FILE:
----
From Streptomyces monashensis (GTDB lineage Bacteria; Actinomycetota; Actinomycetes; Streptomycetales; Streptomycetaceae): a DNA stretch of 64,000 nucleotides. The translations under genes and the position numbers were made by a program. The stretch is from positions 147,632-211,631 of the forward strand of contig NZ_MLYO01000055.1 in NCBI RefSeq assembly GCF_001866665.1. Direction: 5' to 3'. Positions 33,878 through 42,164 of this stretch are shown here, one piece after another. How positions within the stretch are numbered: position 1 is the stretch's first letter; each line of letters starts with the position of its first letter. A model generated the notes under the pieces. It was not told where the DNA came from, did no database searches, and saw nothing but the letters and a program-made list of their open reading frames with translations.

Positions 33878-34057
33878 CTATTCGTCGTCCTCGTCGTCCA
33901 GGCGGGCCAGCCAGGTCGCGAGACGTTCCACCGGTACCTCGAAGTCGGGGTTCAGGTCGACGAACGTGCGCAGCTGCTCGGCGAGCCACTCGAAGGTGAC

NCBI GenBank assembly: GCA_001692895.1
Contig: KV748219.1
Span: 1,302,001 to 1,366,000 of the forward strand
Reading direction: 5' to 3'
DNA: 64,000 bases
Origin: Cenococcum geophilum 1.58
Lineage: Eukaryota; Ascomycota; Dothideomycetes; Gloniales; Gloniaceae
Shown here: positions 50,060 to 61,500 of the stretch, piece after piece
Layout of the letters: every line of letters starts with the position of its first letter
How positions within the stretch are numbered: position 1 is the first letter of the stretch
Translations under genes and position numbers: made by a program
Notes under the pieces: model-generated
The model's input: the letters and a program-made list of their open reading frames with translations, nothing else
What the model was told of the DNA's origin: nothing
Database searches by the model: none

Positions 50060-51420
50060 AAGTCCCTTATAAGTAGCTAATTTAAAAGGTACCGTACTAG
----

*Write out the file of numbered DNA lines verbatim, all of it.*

From Streptomyces monashensis (GTDB lineage Bacteria; Actinomycetota; Actinomycetes; Streptomycetales; Streptomycetaceae): a DNA stretch of 64,000 nucleotides. The translations under genes and the position numbers were made by a program. The stretch is from positions 147,632-211,631 of the forward strand of contig NZ_MLYO01000055.1 in NCBI RefSeq assembly GCF_001866665.1. Direction: 5' to 3'. Positions 33,878 through 42,164 of this stretch are shown here, one piece after another. How positions within the stretch are numbered: position 1 is the stretch's first letter; each line of letters starts with the position of its first letter. A model generated the notes under the pieces. It was not told where the DNA came from, did no database searches, and saw nothing but the letters and a program-made list of their open reading frames with translations.

Positions 33878-34057
33878 CTATTCGTCGTCCTCGTCGTCCA
33901 GGCGGGCCAGCCAGGTCGCGAGACGTTCCACCGGTACCTCGAAGTCGGGGTTCAGGTCGACGAACGTGCGCAGCTGCTCGGCGAGCCACTCGAAGGTGAC

NCBI GenBank assembly: GCA_001692895.1
Contig: KV748219.1
Span: 1,302,001 to 1,366,000 of the forward strand
Reading direction: 5' to 3'
DNA: 64,000 bases
Origin: Cenococcum geophilum 1.58
Lineage: Eukaryota; Ascomycota; Dothideomycetes; Gloniales; Gloniaceae
Shown here: positions 50,060 to 61,500 of the stretch, piece after piece
Layout of the letters: every line of letters starts with the position of its first letter
How positions within the stretch are numbered: position 1 is the first letter of the stretch
Translations under genes and position numbers: made by a program
Notes under the pieces: model-generated
The model's input: the letters and a program-made list of their open reading frames with translations, nothing else
What the model was told of the DNA's origin: nothing
Database searches by the model: none

Positions 50060-51420
50060 AAGTCCCTTATAAGTAGCTAATTTAAAAGGTACCGTACTAG